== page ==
Eddie Van Halen’s parts were “perfectly orchestrated”

By the time Steve Vai crossed paths with David Lee Roth, he had already had a busy career that included working as a teenager with Frank Zappa.

Still, Vai found new challenges taking on music written by Eddie Van Halen, which he said was “perfectly orchestrated”.

Now that many albums have been removed from the experiment, Vai continues to find new ways to challenge herself. Inviolate, his latest record, arrives on January 28 digitally and will be released on vinyl in March.

“It’s very ‘Vai’, whatever that means,” he says, going on to call it “just very honest music.”

Vai is the first to admit that his job can get quite complex, which is why he wanted to keep things simple this time around. “A lot of my records are long and there are a lot of concepts and games with stories. This one has none of that. It’s nine fairly dense all-instrumental compositions that I wanted to capture and record for be able to get out there and play them live for people.

He’ll hit the road later this year in support of the album, armed with a new multi-neck guitar “dubbed the Hydra” that would make Cheap Trick’s Rick Nielsen jealous. We spoke with Vai via Zoom recently before the album was released.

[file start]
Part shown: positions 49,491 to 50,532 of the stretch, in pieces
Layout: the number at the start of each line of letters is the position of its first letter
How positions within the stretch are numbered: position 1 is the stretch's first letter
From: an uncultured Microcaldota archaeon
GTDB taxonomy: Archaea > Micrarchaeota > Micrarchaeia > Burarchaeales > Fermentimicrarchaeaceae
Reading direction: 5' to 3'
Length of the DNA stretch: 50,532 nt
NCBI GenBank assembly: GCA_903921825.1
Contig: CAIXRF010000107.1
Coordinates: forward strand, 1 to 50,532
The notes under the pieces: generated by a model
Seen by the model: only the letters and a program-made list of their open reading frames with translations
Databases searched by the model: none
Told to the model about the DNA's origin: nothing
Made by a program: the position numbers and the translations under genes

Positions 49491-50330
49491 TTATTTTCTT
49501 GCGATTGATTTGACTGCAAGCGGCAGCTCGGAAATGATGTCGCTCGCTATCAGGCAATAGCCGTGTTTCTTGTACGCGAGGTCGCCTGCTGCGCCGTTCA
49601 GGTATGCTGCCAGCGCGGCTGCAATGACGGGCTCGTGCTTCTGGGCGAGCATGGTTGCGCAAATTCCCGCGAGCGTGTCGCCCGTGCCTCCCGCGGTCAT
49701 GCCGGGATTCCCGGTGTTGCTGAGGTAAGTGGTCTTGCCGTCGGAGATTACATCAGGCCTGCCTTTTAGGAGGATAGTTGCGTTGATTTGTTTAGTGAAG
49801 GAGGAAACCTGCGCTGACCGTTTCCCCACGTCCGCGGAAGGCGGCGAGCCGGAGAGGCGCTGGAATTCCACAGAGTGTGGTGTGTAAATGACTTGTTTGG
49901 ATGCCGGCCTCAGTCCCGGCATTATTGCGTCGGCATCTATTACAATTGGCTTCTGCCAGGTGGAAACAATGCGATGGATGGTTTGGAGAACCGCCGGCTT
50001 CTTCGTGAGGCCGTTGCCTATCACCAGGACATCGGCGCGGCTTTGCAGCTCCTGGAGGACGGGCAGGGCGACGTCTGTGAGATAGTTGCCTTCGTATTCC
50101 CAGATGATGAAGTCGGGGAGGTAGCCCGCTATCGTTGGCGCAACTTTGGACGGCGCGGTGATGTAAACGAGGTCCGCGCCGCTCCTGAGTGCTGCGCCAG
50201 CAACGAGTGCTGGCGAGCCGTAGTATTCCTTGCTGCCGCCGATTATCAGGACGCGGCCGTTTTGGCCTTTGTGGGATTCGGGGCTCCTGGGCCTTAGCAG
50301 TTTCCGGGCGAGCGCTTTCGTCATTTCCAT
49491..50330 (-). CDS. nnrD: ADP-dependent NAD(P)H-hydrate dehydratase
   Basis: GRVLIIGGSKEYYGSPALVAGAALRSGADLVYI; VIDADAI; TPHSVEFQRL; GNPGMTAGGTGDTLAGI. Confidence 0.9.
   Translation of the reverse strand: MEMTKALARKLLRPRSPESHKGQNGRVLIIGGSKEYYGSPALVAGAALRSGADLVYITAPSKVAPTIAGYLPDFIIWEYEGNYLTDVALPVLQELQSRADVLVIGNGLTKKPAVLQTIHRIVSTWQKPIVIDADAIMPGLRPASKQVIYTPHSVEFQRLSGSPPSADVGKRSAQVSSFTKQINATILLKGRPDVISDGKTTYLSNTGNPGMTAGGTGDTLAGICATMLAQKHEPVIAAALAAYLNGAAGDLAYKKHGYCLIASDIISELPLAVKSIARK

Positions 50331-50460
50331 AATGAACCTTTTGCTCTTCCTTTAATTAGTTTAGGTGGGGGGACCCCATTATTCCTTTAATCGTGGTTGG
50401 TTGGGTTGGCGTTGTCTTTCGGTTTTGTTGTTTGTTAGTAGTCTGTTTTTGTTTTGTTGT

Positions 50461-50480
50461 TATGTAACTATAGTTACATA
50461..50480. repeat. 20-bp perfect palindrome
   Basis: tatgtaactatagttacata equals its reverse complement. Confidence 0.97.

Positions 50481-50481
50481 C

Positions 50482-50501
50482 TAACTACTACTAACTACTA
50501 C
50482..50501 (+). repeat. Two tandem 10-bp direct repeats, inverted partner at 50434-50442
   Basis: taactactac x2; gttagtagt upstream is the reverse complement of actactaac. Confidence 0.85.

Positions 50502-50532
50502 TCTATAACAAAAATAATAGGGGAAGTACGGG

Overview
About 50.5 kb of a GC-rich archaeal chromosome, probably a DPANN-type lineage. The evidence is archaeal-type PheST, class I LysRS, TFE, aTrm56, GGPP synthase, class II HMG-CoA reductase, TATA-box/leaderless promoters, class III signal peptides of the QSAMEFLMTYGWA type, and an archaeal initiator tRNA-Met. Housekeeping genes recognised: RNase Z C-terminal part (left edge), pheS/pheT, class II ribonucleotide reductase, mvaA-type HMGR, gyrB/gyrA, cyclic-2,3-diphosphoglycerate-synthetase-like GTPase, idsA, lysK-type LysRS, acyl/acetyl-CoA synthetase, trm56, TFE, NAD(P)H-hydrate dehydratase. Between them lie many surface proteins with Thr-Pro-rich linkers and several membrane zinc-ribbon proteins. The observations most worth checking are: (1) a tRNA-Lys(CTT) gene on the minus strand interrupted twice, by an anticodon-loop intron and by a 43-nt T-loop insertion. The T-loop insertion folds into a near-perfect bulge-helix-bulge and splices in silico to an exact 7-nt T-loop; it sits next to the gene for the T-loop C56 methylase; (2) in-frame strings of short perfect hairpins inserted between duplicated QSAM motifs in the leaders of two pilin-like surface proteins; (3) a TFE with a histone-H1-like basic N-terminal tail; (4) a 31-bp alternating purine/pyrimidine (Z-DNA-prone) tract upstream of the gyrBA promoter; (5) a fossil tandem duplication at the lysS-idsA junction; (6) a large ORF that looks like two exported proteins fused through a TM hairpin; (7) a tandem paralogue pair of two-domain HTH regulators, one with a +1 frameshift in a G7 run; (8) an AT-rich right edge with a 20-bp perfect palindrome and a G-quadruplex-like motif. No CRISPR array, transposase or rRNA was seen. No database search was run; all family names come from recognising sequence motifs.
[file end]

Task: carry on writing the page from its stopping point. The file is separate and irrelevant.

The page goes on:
What was it like working on the Van Halen songs that you played on tour with David Lee Roth? What’s holding you back from this whole experience?
Well, how awesome they were. As a guitarist, playing Edward’s parts is a joy because they are perfectly orchestrated. They fall beautifully on your hands. They are just so well designed. Now you can learn to play them, but it won’t be like Edward. You know, it will always look like you. It sounded like I was playing Edward’s part. I did my best to pay homage to them, as they are so much fun to play. It was nice. It was an amazing opportunity and a joy to perform these songs in front of 25,000 people a night.

Watch Steve Vai perform Van Halen’s “Panama” with David Lee Roth

What was the most difficult?